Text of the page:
For service companies, personnel represent 25% to 30% of total revenue but 50% of total costs. Consider the fact that the average number of employees at Schlumberger has risen from about 51,000 in 2003 to an estimated 78,000 in 2007. If subcontractors are included, that numbers grows to just under 99,000. Then consider that the average cost for a field engineer’s first-year training runs about $148,000. And that, given attrition, a company must train about 1.2 people for any given position. Additionally, consider that a new Schlumberger training facility in Abu Dhabi, for example, will cost more than $200 million when it’s completed. It’s not hard to see why service costs have risen.
One trend the industry is starting to see is operations support centers (OSCs), which allow experts to make real-time drilling decisions from remote locations. Schlumberger already has 45 internal OSCs and 11 customer centers, Mr Coates said. Industry will see more and more of these centers because there simply aren’t enough people to service all the rigs coming on-line, and companies must leverage their experienced personnel.
Stuart Ferguson, senior vice president and chief technology officer of Weatherford International, pointed out the difficulty service companies face in aligning technology with customer needs in a cyclical industry – a product development cycle is much longer than the short up-cycles the industry has seen historically. Now, the industry is in a prolonged up-cycle, and activity levels are increasing the frequency and consequences of unplanned events. “Technology will be the key to minimizing unplanned events,” he said.
However, in a time of rising commodity prices, the cost of failure for new technology is more than just the cost of deployment. This has led to difficulty in setting up field trials, he noted. The strain on experienced personnel also means there’s less time available for new technology training.
But the industry must recognize the potential for added efficiency in giving employees new technologies to perform old tasks, Mr Ferguson said. He cited the implementation of production automation and optimization software and of compact wireline through drillpipe as examples where technology has succeeded in driving down costs.
Speaking from an operator’s perspective, Kevin Cary, Chevron general manager – global deepwater and complex wells, said operating costs have increased significantly since 2005 and are impacting operators’ ability to develop many projects. Offshore rigs account for the biggest increase, he said.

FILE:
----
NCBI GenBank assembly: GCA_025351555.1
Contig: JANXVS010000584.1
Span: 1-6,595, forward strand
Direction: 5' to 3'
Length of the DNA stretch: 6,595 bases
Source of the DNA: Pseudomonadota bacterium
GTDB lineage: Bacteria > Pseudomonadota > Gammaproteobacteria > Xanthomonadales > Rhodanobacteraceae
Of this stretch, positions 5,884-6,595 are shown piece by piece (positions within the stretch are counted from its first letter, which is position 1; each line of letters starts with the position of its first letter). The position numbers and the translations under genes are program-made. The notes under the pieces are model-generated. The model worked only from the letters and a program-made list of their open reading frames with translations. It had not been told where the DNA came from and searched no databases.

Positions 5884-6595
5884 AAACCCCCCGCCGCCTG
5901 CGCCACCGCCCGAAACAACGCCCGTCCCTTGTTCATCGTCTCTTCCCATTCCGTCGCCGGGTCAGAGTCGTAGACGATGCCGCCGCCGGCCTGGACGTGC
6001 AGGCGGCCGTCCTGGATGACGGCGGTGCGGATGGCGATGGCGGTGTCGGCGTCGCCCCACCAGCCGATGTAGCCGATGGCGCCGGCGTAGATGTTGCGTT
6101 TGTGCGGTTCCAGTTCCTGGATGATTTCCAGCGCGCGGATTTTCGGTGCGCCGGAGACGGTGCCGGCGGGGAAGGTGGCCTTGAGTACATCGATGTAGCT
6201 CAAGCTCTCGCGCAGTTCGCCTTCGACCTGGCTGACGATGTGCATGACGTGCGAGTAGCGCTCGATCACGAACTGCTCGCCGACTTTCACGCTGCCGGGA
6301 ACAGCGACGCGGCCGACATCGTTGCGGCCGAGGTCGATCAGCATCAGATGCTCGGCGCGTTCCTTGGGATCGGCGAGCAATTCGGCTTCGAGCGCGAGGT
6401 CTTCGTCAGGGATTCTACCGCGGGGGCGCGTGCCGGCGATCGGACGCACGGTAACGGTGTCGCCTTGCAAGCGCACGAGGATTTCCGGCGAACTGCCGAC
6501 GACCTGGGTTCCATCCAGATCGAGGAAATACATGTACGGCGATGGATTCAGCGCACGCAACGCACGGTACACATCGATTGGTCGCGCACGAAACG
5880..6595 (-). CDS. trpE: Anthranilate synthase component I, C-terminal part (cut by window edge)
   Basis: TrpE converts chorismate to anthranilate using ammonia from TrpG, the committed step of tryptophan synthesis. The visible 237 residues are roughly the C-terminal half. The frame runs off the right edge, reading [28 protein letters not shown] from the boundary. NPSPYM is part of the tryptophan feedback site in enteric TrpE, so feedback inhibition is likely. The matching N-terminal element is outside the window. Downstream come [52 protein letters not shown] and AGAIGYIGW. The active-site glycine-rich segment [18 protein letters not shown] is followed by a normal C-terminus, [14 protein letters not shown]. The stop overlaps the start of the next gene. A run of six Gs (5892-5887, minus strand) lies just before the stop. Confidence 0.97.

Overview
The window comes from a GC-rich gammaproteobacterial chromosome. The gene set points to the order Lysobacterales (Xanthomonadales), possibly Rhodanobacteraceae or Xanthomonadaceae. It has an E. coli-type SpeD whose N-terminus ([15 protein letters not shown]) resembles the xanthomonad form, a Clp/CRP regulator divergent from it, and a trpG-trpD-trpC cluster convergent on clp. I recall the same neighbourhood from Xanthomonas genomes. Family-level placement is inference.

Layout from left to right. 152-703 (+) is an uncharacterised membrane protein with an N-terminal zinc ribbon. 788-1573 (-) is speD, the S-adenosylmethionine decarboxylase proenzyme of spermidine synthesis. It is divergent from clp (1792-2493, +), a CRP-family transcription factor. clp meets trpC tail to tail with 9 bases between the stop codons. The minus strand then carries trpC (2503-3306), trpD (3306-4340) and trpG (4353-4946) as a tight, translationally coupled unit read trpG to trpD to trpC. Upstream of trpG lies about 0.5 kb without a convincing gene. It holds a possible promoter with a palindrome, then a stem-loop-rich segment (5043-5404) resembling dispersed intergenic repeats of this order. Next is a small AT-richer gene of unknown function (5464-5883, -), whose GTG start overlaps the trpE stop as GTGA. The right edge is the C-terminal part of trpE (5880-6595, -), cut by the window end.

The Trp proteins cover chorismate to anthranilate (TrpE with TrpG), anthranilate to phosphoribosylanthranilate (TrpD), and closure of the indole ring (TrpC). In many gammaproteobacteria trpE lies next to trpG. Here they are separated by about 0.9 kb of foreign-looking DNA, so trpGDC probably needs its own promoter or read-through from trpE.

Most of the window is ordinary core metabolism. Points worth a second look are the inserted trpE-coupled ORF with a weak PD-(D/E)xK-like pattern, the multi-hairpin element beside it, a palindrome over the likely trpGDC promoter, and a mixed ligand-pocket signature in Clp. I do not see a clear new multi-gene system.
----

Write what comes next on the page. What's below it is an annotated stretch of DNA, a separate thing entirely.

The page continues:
On the other hand, faulty equipment and inexperienced personnel have led to value loss. He cited one $400 million-plus project where equipment and personnel caused AFE to be over-expended by 51%. In another project, rig/vendor downtime made up 39.6% of nonproductive time on a single $240 million well, while weather/operator NPT only added 2.6% more.
Mr Cary also pointed out that a significant portion of the 50 biggest deepwater fields in the Gulf of Mexico are 200 million bbl or less. As reservoirs get smaller and wells get more complex, reliability and costs will become more critical. The industry, he said, needs:
- • Simplification of equipment and processes.
- • Standardization – global standards need to be developed.
- • Communication – early involvement by service providers.
- • Training – to make sure that people don’t negatively influence projects.
- • Accountability – companies must make sure that the people they’re sending into the field are true professionals who know what they’re doing.
Shifting the focus to North American land drilling, Kevin Neveu, Precision Drilling CEO, noted that there’s been a 208% increase in dayrates from 1999-2007. Labor costs, which is one of the largest components of expenses in the servicing business, have increased by 50% to 140%, depending on market. That alone may not justify the increase in dayrates, but have drilling contractors delivered value for that price increase? He reviewed for indicators – people development, safety, reinvestment and drilling performance.
- • New people. About 27,000 new employees have been added, a 261% increase, to 1,345 more rigs since 1999. Training these new workers and accounting for the learning curve to get them productive and safe has been “a tough challenge for drilling contractors, and I think they’ve done a great job,” Mr Neveu said.
- • Safety. Recordable incident rates for land rigs in the US in the late 1990s was running around 14 – “abysmally high” – but that has continued to trend downwards even in times of high dayrates.
- • Reinvestment. While not many new rigs were built between 1984-1999, rig building has increased significantly since 2005 – $1.5 billion was invested in 2005, $4.5 billion in 2006 and $3.5 billion in 2007. That’s $8.5 billion in new rigs alone, Mr Neveu said, let alone reinvestments put back into the rigs with refurbishments, upgrades, larger-capacity mud pumps, etc.
- • Drilling performance. This may be harder to measure in numbers, he said, but upgrades that make rigs more mobile, with integrated top drives, AC control systems and larger mud pumps, are clearly delivering better well-by-well performance.
Michael Holly, executive vice president of business consulting firm The Highland Group, discussed the current state of complexity in the drilling industry. Drawing from examples in the rail, pharmaceuticals and nursing industries, Mr Holly cautioned against information overload by using too many KPIs (key performance indicators) or metrics or collecting too much data. Gulf of Mexico operations supervisors are showing that pattern – most spend the majority of their time on administrative tasks (such as filling out paperwork) and little time on active supervision. “We must get some of that complexity out of that environment,” Mr Holly said.